Q How does the intersection of writing and teaching affect you?
A. I like to encourage my students to take risks and fail. The only way to know something isn’t working is to feel it, and now is the time to do it. But nothing is 100%; my job is also to show students how their work works, even if it’s just, say, a sentence or two, or just the idea. Being so immersed in my students’ work means that when I’m teaching, I’m not as invested in my own. I usually spend the summers writing and/or going to residency during spring break.
Q What is the importance of reading in the art of writing?
A. Essential! You cannot write well without reading. All the great writers I know started out as readers. Also, my autistic son, now 22, was thought to have little comprehension, but while they were reading good night moon for him at school, it was obvious that something was happening on some level. When he was a teenager, I started reading him age-appropriate books, like Helen Macdonald’s memoir, H is for Hawkand HeavyKiese Laymon’s memoir, and he would get a dreamy look on his face.
Q What have you read recently that you would recommend, and why?
A. Skinship by Yoon Choi, an amazing collection of short stories related to mostly middle-aged Koreans with their past catching up with them, trying to get by in America. Like the best of Raymond Carver, these stories work with intricate and intimate detail, like how Korean culture uses food as an expression of love.
Also, the novel Devil’s House by John Darnielle. He is a true crime novelist. I listen to the audiobook. Unsurprisingly, Darnielle – singer-songwriter of the Mountain Goats – has a perfect voice for the narrator.
Q What’s next on your reading list?
A. I’m reading a great upcoming novel, Water Skullby Heinz Insu Fenkl, set in South Korea in the 1950s and 1970s, and is an intergenerational tale, a coming-of-age story about identity and displacement.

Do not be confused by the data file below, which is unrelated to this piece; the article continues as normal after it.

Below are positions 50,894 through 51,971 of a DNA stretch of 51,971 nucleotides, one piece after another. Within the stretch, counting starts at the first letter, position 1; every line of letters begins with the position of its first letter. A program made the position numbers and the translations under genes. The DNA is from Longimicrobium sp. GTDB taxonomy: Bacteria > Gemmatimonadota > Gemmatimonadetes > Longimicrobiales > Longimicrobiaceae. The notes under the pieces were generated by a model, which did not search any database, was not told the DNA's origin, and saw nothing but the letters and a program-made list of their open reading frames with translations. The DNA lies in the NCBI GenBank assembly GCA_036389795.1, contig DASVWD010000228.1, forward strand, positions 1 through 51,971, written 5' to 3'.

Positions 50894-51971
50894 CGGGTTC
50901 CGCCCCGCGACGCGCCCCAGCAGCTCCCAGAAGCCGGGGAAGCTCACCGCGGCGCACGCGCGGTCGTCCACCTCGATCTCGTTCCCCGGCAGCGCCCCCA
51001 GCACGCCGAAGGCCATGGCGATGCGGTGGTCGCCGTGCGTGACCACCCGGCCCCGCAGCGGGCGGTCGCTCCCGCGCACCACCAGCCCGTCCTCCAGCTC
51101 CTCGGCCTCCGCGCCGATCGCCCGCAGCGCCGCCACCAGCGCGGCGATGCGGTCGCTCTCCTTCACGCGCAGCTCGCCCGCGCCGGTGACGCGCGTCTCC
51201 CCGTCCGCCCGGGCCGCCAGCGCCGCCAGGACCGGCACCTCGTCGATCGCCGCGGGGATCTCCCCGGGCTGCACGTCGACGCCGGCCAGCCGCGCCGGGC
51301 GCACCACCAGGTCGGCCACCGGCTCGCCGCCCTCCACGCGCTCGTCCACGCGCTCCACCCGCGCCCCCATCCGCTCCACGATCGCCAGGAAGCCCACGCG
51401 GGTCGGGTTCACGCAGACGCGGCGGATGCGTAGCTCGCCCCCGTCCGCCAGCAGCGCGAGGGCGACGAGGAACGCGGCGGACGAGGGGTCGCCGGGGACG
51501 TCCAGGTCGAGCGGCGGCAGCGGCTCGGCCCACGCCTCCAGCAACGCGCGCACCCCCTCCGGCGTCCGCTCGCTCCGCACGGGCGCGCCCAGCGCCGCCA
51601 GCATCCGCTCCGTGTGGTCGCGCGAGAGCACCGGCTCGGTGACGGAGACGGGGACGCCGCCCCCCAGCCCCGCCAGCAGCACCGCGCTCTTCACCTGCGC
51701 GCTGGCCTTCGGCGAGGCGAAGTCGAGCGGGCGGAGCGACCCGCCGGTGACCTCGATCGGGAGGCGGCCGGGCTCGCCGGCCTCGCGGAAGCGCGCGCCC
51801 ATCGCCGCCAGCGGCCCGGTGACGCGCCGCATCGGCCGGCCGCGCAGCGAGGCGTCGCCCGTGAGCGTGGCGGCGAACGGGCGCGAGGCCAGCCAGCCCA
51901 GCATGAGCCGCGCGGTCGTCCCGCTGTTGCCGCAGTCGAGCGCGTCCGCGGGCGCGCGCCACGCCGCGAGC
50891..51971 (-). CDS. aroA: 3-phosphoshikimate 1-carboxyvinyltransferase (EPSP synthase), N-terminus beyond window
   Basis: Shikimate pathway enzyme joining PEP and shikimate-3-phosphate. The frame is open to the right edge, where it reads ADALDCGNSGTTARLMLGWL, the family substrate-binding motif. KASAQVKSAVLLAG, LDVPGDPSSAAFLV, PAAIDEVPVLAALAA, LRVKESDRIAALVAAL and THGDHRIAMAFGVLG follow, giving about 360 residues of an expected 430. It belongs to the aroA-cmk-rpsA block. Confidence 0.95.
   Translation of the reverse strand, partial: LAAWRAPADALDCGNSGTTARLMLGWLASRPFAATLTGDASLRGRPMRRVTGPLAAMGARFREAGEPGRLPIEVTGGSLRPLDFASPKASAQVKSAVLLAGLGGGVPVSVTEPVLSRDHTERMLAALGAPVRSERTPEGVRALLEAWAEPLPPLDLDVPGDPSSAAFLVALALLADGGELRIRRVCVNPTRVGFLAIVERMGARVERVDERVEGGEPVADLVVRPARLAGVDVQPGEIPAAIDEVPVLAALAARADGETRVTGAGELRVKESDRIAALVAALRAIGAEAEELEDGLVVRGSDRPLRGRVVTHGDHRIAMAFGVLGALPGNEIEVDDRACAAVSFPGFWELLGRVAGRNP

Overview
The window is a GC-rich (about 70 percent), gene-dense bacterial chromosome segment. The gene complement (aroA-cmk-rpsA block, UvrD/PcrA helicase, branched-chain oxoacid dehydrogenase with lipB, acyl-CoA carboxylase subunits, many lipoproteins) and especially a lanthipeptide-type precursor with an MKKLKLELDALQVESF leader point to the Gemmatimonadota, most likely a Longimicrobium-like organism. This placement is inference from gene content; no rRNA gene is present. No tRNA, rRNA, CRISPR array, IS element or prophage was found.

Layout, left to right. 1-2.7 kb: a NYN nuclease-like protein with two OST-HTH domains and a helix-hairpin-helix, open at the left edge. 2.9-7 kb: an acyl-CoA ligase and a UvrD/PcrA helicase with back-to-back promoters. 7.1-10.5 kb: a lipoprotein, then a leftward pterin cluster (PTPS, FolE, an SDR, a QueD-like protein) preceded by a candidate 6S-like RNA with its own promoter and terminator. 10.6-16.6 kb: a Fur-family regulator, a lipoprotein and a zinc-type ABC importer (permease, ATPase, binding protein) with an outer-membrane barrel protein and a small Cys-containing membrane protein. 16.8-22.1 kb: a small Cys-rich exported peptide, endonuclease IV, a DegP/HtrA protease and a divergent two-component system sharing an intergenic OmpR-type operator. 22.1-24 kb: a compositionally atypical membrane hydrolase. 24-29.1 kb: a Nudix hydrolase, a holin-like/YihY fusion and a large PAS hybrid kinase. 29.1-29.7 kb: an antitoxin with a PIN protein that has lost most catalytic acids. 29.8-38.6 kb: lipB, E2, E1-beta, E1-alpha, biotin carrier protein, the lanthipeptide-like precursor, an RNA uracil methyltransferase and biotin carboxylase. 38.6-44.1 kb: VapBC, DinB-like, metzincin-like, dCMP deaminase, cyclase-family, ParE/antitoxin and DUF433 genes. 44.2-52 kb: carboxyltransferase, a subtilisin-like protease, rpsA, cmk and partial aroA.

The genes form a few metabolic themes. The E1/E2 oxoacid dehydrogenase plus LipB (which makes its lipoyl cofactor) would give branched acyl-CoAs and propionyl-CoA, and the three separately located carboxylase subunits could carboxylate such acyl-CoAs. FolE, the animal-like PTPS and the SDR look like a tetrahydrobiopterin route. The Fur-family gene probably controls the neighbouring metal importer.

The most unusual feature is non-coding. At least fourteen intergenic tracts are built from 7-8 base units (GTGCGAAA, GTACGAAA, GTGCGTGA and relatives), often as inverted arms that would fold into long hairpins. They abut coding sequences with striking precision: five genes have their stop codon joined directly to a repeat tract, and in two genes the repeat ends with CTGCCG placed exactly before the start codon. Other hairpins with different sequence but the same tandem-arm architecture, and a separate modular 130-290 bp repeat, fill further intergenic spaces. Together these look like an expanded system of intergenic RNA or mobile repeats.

Q What are you working on now?
A. Since The hero of the evening just came out at the end of May, I’m mostly busy with the tour. Also, my autistic son, who hasn’t been able to communicate for all these years, suddenly started expressing himself by pointing to letters and typing. He wants to write a book and, in fact, has started. It’s about 30 pages. It’s mostly my summer! To give you an idea, as recently as December 2021 when he and I appeared on Dr. Sanjay Gupta’s show CNN show on marijuana and autismmost experts thought my son didn’t really have a language and couldn’t read.
Q You are having a dinner party. Which three writers, dead or alive, would you invite, and why?
A. George Eliot because Middle-walk contributed to The hero of the evening. George Sand because she was one of the few 19ewomen of the century in France who dared to wear men’s clothes without a permit, because it was stronger, more practical, more comfortable, cheaper than women’s clothes – especially for the nobility – and it probably had pockets . The third George would be my colleague, history teacher George Chauncey, just to keep all the Georges guessing.